This Jordan Peterson character, however, is something else altogether. His commitment to the bit is commendable. Peterson is portrayed as a pompous, self-serious buffoon. Though I have to admit, the fake Canadian accent is a bit over-the-top, it really challenges the believability of the character.
Despite his recent notoriety, the most towering accomplishment Peterson leaves behind is his earlier book, Maps of Meaning: The Architecture of Belief. This is the greatest academic practical joke ever conceived. Despite its name and intimidating 500+ page length, the book manages to pull off the impossible, and leave the reader with no meaning whatsoever.
It reads like a cross between Joseph Campbell and Timecube, interspersed with diagrams of the auto-fellating dragon of chaos. Peterson seems hellbent on finding every hokey pseudo-science and subsuming it into his personal worldview. Jungian psychology, evolutionary psychology, social Darwinism… the man has spent decades on what is fundamentally unprovable quackery. It’s sprawling, pedantic, repetitive – a commentary on the demand for quantity over quality that has become so common in academia today.
Occasionally, however, there is a wink at the audience, a fleeting glimpse behind the curtain. Peterson includes a passage from Jung on the topic of the “persona”, a feigned individuality. He then remarks: “Despite my verbal facility, I was not real. I found this painful to admit.”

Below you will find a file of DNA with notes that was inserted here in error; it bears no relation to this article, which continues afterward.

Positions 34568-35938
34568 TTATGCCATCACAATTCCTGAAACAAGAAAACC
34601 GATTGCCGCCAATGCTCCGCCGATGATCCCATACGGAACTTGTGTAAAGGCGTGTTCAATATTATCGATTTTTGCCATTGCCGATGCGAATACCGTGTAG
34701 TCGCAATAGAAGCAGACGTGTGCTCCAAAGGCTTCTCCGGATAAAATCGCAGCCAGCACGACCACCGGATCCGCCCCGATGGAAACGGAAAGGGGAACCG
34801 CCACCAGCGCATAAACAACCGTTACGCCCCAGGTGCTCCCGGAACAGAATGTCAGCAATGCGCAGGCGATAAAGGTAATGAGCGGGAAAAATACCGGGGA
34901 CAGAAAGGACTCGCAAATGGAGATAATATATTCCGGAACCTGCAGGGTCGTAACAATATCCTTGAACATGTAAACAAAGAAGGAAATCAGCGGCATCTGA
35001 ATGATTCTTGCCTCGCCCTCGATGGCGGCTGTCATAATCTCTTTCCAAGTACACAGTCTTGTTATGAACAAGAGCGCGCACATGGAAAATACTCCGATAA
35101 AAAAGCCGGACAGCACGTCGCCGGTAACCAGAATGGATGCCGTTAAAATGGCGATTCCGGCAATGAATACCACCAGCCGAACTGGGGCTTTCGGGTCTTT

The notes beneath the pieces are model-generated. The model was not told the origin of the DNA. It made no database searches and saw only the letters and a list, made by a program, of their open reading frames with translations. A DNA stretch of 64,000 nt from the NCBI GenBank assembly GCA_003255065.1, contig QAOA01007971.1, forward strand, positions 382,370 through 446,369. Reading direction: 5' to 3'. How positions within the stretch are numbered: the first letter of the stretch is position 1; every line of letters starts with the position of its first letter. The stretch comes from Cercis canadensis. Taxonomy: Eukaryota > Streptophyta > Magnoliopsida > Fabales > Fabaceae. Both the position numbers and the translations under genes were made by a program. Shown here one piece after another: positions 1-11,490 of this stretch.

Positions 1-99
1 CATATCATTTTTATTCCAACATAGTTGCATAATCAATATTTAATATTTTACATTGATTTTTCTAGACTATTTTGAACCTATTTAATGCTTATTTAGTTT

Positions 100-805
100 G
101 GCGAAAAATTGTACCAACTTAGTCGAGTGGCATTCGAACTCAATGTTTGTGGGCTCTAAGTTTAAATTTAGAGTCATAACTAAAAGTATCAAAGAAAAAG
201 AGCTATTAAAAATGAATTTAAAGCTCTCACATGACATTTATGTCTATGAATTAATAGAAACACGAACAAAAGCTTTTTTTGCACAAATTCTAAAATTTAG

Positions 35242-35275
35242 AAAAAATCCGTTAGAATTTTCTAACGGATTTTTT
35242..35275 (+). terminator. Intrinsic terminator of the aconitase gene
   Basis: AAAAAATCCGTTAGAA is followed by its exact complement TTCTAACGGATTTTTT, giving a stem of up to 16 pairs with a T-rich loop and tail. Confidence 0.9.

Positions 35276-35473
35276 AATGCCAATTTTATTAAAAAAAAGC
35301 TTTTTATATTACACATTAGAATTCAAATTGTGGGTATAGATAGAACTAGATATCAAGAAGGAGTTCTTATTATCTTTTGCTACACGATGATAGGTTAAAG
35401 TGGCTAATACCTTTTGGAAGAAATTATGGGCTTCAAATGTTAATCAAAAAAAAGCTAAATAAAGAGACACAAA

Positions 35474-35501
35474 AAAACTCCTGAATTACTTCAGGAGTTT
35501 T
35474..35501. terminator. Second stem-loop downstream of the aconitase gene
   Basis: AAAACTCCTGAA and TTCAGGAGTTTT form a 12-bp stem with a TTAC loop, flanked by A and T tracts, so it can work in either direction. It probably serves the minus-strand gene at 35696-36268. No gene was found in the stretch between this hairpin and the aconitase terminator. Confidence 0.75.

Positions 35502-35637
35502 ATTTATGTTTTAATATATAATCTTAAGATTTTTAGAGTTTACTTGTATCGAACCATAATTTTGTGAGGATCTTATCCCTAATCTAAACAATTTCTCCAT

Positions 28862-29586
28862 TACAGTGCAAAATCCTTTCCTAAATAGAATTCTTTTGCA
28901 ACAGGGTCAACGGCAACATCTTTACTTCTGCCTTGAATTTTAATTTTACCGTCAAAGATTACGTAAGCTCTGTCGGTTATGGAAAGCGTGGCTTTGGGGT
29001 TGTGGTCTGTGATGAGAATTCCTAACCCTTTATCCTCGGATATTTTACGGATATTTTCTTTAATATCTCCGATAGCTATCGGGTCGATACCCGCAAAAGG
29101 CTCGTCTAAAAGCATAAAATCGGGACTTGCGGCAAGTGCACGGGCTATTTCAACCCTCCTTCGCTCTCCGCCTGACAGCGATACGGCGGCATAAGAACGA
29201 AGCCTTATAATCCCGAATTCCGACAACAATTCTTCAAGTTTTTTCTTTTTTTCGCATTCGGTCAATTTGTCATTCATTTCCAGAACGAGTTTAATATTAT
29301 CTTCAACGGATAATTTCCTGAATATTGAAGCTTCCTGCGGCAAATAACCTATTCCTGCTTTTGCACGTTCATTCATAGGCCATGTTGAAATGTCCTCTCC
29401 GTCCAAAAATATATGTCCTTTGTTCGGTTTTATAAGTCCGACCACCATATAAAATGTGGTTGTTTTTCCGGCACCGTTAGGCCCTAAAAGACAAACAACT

There is a pattern to all this, a consistent comic formula that Jordan Peterson falls back upon. He begins with some banal conservative belief, or piece of popular culture, and breaks it down, spins it out to its logical conclusion, until he independently arrives at a kind of fascist mysticism. For all his concern about totalitarianism, he fills “Maps of Meaning” with messianic imagery, obsesses over chaos, and charges those who oppose his notion of meaning (one derived from personal interest) as being “weak” and “degenerate”. These figures are unable to defend from the chaos without, but also simultaneously violent and absolutist. As Umberto Eco put it in his famous essay on Ur-Fascism: “by a continuous shifting of rhetorical focus, the enemies are at the same time too strong and too weak.”
For years I’d been hearing leftists claim that conservative thought is always mobilized in defense of the ruling classes. In response, many right-wingers have taken to insisting they are, in fact, “classical liberals”, and that their politics flows from a respect for freedom and markets rather than defending the powers that be. Enter Jordan Peterson. On the surface he seems like a milquetoast conservative. But when it comes time to defend inequality, Peterson points to animal hierarchies as a justification. His individualism does not arise from a place of ethical consideration, but out of biological essentialism and social darwinism.